The timing is significant. Just a few days after the one-year anniversary of Hurricane Sandy, President Obama issued an Executive Order designed to encourage Americans to incorporate climate change awareness into their activities and plans.
In that order, he writes, unambiguously, “The impacts of climate change — including an increase in prolonged periods of excessively high temperatures, more heavy downpours, an increase in wildfires, more severe droughts, permafrost thawing, ocean acidification, and sea-level rise — are already affecting communities, natural resources, ecosystems, economies, and public health across the nation.”
In response, he calls on local governments, businesses, and individuals to, “improve climate preparedness and resilience; help safeguard our economy, infrastructure, environment, and natural resources; and provide for the continuity of executive department and agency operations, services, and programs.”
The Executive Order lays out the following actions:
- Several government agencies including, Defense, NOAA, and EPA, are to forge a plan to protect resources and watersheds
- All agencies are to make an inventory of climate change risk and actions they recommend to address them
- Resources such as open data frameworks to enhance cooperation between local governments, NGOs and the private sector will be established
The order, which builds upon a 2009 order, is part of a larger plan to mitigate the impacts of climate change. That effort got serious this June when Obama directed the EPA to begin enforcing carbon limits on power plants. That plan, to date, has been criticized for not being aggressive enough.
Time will tell if this new phase will ramp things up. The fact that it involves the formation of a task force is not necessarily a bad thing, but it does bring to mind other task forces and committees that have failed to come up with meaningful outcomes on things like the budget.
Of course, the politics will overwhelm the science. So the question is: are the politics ready to change? Pew Research claims that two-thirds of Americans acknowledge that human activity is responsible for climate change. Even 61 percent of Republicans agree, if you don’t count the Tea Party. As in other crucial matters, it is only the Tea Party that is holding us back. Only 25 percent of them acknowledge what the overwhelming scientific consensus knows to be inconveniently true.
The order’s intent is to ensure that all government plans and activities take climate change into account as a matter of course. For example, roads, bridges, and flood control projects must all be designed to incorporate contingencies necessitated by our best understanding of the probable risks that a warming climate could bring.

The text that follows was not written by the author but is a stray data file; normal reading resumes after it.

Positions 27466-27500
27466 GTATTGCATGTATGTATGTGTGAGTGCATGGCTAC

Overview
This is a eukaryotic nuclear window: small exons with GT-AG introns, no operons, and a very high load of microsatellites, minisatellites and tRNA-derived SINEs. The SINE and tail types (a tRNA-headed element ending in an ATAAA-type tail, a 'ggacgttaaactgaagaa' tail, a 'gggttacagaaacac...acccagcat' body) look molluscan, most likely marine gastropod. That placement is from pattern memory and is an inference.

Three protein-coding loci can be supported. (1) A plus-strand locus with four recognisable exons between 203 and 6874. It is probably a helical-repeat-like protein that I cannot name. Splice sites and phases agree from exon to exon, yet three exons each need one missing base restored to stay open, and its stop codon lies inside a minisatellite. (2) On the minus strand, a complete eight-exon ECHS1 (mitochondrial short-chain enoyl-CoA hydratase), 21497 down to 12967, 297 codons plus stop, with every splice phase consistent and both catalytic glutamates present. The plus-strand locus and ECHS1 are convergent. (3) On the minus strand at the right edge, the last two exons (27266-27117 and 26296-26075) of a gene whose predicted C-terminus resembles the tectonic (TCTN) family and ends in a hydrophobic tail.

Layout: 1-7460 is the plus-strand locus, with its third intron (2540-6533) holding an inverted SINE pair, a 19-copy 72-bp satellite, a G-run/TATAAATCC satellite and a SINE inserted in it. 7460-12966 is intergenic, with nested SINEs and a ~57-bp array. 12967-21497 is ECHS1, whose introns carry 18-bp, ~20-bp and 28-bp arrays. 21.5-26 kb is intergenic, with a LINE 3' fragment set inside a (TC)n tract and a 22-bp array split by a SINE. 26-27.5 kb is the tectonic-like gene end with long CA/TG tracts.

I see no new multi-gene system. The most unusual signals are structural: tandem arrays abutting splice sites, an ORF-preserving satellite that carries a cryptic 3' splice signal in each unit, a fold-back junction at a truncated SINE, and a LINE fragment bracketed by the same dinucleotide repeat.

In the words of John P. Holdren, the president’s science adviser, “All of that is now going to be shaped by the awareness of climate change, and the things that can be done to make those investments produce a much more resilient society.”
The order seems to have received a warm welcome from the environmental community.
Phaedra Ellis-Lamkins, CEO of Green For All, said,
One year ago this week when Superstorm Sandy hit New York and New Jersey, we learned how vulnerable we all are to the devastating potential of extreme weather caused by climate change. And today, we applaud President Obama for leading our nation in preparing our neighborhoods to survive the storms. The executive order acknowledges that while climate change threatens us all, it doesn’t do so equally. Social, economic, and infrastructural stability are important factors in determining how vulnerable a neighborhood is to floods, fires, and hurricanes. Superstorm Sandy confirmed what we learned from Hurricane Katrina more than eight years ago. Communities with the fewest resources have the hardest time preparing, escaping, surviving and recovering from extreme weather.”
The order is another small, but not insignificant step to address the looming climate changes ahead. Several difficult and highly contentious issues still await government action, including the Keystone XL pipeline, and the Pacific Coal Export Terminals that some have said could have an even greater impact.
RP Siegel, PE, is an inventor, consultant and author. He co-wrote the eco-thriller Vapor Trails, the first in a series covering the human side of various sustainability issues including energy, food, and water in an exciting and entertaining romp that is currently being adapted for the big screen. Now available on Kindle.
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